Employer argues it "substantially complied" by filing a petition for review of the arbitrator's decision filed June 29, 2001, and substantial compliance is "sufficient." Employer cites authority which might allow this court to find substantial compliance sufficient under section 19(f)(1) of the Act, but not under section 19(f) of the Act. See Jones v. Industrial Comm'n, 188 Ill. 2d 314, 327, 721 N.E.2d 563, 570 (1999) (Under section 19(f)(1) claimant satisfied the material provisions of the statute where although proof of payment was provided after filing of request for summons both occurred within the period prescribed by statute.); Burns v. Industrial Comm'n, 95 Ill. 2d 272, 278, 447 N.E.2d 802, 804 (1983) (Commission awarded benefits for 8 5/7 weeks and not 85 weeks; typographical error; neither party filed for review of decision. The supreme court stated, "[t]his case represents a waste of judicial resources. It seems incredible that a typographical error could cause such problems. This whole situation could have been avoided if both parties had been more careful in their reading of the decision in its typed form."); Chicago Transit Authority v. Industrial Comm'n, 238 Ill. App. 3d 202, 207, 606 N.E.2d 236, 239-40 (1992) (Single request for summons, instead of two requests, substantially complied with the requirements of section 19(f)(1), where no showing of prejudice); Hallenbeck v. Industrial Comm'n, 232 Ill. App. 3d 562, 566, 597 N.E.2d 797, 799 (1992) (Commission, on its own motion, corrected error; circuit court ruled that due to fact there was no letter of recall in the record, it lacked subject matter jurisdiction to review corrected decision and the original decision remained in effect; critically, claimant properly and timely sought review of the corrected decision; any error in review process was not claimant's; circuit court did have subject matter jurisdiction.); and Chambers v. Industrial Comm'n, 213 Ill. App. 3d 1, 5, 571 N.E.2d 1001, 1004 (1991) (Under section 19(f)(1), claimant's request for summons and for review of Commission's decision was in substantial compliance with requirements even though it did not name employer's attorney of record, absent showing of prejudice.).

However, substantial compliance in cases applying section 19(f)(1) does not apply in the instant case. This court has determined that section 19(f) requires strict compliance. See Campbell-Peterson, 305 Ill. App. 3d at 84, 711 N.E.2d at 1223. In Campbell-Peterson, the arbitrator filed a memorandum of decision on September 27, 1996. On October 24, 1996, the employer filed a motion to correct the arbitrator's decision based on a "clerical/computer error" that omitted certain portions of the decision it received from the arbitrator concerning entitlement to temporary total disability benefits. On October 29, 1996, the claimant filed with the Commission his petition for review of the arbitrator's decision filed September 27, 1996. Thereafter, the arbitrator granted the employer's motion to correct and on January 15, 1997, the Commission issued a notice stating that the arbitrator's September 1996 decision was being recalled because "a printer error was made when copies of the arbitration decision were printed for mailing." On January 15, 1997, the arbitrator issued a corrected decision. The claimant did not file a petition for review with the Commission from this corrected decision.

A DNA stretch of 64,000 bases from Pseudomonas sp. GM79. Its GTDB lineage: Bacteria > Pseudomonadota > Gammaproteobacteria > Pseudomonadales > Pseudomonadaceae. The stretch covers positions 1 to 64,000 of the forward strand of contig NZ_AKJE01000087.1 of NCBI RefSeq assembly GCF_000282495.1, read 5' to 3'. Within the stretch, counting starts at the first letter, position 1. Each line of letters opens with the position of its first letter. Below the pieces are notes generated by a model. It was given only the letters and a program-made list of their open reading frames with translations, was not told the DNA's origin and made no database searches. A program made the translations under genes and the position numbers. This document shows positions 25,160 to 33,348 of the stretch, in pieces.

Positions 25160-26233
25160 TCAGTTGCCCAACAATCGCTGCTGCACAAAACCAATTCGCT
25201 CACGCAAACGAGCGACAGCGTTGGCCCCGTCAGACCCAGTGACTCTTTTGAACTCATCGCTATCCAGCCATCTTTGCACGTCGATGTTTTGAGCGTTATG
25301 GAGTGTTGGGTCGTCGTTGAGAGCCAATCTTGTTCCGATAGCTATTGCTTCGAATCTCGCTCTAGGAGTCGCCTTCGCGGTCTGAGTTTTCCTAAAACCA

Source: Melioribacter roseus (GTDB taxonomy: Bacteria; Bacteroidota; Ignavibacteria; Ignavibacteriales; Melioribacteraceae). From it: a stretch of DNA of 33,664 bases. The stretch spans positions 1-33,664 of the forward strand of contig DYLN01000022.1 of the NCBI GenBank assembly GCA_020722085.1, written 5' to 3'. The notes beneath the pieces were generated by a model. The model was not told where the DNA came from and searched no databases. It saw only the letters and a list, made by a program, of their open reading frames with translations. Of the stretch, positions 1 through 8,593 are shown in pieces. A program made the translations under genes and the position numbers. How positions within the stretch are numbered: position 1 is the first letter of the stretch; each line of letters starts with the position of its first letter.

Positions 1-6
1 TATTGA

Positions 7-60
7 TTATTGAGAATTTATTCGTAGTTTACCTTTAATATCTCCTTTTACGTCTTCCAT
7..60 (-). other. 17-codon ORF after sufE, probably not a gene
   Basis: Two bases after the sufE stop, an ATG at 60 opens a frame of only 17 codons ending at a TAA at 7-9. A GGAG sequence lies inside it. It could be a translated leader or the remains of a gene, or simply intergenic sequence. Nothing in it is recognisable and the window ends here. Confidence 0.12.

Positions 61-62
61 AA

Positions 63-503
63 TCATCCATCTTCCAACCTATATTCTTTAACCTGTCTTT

The Commission determined it lacked jurisdiction over the claimant's case due to his failure to perfect review following the issuance of the arbitrator's corrected decision, and it dismissed his claim. The trial court granted the employer's motion to dismiss based on a lack of its jurisdiction over the matter. The claimant appealed arguing the corrections made to the arbitrator's original decision were technical, were not made for the purpose of correcting an error or inconsistency, did not materially affect the rights of the parties, and were made only for the purpose of providing the employer with a "clean copy" of the initial decision. Under these circumstances, the claimant suggested strict compliance with the section 19(f) requirement of filing a petition for review from a corrected decision was unnecessary and that no purpose would be frustrated in allowing his initial petition for review to stand. This court disagreed stating: "In adhering to strict compliance with section 19(f), we conclude that the Commission correctly determined that it lacked jurisdiction over claimant's case due to his failure to perfect review following the issuance of the arbitrator's corrected decision, and its dismissal of claimant's claim was proper." Campbell-Peterson, 305 Ill. App. 3d at 84, 711 N.E.2d at 1223.

In Luttrell v. Industrial Comm'n, 154 Ill. App. 3d 943, 954, 507 N.E.2d 533, 542 (1987), this court reasoned, "[t]he crucial point is that the goal and purpose of the statute was satisfied, i.e., notice to the Industrial Commission and the parties." In the present case, the goal and purpose of section 19(f), i.e., notice to the Commission and the parties, was not satisfied. The fact that employer filed a petition for review of the arbitrator's decision filed June 29, 2001, "which spelled [claimant's] name correctly[,]" is irrelevant. Section 19(f) of the Act provides that the arbitrator may correct any clerical error within 15 days after the date of receipt of any award by the arbitrator, and where such correction is made, the time for review shall begin to run from the date of the receipt of the corrected award. Unless a petition for review is filed by either party within 30 days after the receipt of the "corrected award," the decision shall become the decision of the Commission and in the absence of fraud shall be conclusive. Employer did not comply with the Act. Employer did not file a petition for review within 30 days of the arbitrator's corrected memorandum of decision filed July 27, 2001.

We affirm the order of the circuit court of Cook County confirming the Commission's decision.

Affirmed.

HOFFMAN, and CALLUM, HOLDRIDGE, and GOLDENHERSH, JJ., concur.

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© 1992-2003 VersusLaw Inc.; Pat. Pending